The period (per) locus, which controls biological rhythms in Drosophila, was originally defined by three chemically induced mutations1. Flies carrying the per° mutation were arrhythmic, whereas per s and perl mutants had circadian behavioural rhythms with 19-hour and 29-hour periodicities, respectively1. Wild-type flies have 24-hour rhythms. Here we compare the per locus DNA sequences of the three mutants with the parental wild-type. The pers and perl mutations lead to amino-acid substitutions, whereas per° introduces an early translation stop (amber). The results indicate that the protein product of per controls biological rhythms. We also report that the abundance of this protein may set the pace of the Drosophila clock. Although circadian rhythms are restored when arrhythmic (per-) Drosophila are transformed with per locus DNA, flies receiving identical transforming DNA segments can produce rhythms with periods that differ by more than 12 hours. Transcription studies reveal a tenfold variation in the level of per RNA among transformed lines. Levels of per RNA are inversely correlated with period length, so that flies with lowest levels of the per product have slow-running biological clocks. On the basis of the combined studies we suggest that per l and pers mutants produce hypoactive and hyperactive per proteins, respectively.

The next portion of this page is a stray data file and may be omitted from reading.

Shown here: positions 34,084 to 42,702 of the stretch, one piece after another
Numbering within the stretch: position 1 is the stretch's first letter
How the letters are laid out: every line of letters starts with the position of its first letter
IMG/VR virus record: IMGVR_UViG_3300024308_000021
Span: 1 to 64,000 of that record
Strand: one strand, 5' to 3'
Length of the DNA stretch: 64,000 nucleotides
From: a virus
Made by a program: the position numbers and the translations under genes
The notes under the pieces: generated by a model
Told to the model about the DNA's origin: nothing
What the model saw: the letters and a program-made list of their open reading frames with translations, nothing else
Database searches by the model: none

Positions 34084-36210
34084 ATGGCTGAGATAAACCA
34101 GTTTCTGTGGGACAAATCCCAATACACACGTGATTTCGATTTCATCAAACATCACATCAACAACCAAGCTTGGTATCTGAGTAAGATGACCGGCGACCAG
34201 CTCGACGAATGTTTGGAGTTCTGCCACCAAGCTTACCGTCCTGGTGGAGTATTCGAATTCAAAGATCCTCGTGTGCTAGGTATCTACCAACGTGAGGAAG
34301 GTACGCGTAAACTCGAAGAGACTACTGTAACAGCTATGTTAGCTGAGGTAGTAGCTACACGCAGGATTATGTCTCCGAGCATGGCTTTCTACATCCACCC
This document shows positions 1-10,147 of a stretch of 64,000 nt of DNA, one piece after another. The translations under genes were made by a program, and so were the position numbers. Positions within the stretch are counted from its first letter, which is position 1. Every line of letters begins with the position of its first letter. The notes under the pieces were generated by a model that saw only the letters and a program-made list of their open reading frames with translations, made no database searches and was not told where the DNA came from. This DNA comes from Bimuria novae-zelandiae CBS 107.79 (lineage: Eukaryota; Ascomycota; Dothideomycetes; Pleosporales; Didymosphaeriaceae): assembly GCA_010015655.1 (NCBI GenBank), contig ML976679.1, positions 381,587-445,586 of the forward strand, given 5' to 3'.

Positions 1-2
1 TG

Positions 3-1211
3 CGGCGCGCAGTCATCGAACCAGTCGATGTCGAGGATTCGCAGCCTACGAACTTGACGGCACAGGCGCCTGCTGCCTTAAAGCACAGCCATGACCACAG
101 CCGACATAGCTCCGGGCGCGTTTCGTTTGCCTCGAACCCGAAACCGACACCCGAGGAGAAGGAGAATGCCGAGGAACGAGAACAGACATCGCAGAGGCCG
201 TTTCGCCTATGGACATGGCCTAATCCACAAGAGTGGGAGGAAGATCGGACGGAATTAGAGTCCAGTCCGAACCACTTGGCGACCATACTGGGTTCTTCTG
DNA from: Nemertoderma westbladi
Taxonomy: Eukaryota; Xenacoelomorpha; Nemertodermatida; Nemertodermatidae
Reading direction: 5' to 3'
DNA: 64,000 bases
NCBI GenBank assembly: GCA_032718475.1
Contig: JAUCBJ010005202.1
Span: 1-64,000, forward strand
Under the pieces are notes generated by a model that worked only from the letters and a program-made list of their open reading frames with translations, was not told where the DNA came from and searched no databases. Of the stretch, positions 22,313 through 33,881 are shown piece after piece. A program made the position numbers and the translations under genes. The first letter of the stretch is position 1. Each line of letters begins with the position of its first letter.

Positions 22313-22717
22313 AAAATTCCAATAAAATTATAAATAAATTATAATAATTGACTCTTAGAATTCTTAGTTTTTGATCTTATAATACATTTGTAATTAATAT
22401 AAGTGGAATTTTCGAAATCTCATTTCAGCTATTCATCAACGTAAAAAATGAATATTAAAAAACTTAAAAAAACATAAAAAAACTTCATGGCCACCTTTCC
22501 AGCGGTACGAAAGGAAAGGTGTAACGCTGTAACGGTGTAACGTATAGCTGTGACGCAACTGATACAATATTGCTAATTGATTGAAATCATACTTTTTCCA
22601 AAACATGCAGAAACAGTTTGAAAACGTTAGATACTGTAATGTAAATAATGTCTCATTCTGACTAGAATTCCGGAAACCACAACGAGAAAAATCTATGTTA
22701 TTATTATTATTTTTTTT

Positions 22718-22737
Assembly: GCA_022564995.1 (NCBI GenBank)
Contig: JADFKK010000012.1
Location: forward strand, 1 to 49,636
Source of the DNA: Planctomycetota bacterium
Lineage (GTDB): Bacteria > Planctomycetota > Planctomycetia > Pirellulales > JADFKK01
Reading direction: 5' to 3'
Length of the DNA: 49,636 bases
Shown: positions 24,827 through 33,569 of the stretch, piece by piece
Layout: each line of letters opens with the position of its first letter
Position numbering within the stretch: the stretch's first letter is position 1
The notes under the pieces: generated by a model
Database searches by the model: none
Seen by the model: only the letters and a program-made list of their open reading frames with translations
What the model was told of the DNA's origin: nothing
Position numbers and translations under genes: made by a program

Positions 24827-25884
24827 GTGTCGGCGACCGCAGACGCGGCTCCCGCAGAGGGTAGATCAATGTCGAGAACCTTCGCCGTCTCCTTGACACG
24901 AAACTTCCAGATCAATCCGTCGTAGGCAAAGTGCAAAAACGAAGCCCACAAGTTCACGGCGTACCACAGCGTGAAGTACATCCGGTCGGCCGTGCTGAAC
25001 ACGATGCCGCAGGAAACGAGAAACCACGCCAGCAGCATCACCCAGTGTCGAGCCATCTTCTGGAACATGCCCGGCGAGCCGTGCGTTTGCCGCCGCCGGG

|Original language||English (US)|
|Number of pages||3|
|State||Published - Jan 1 1987|
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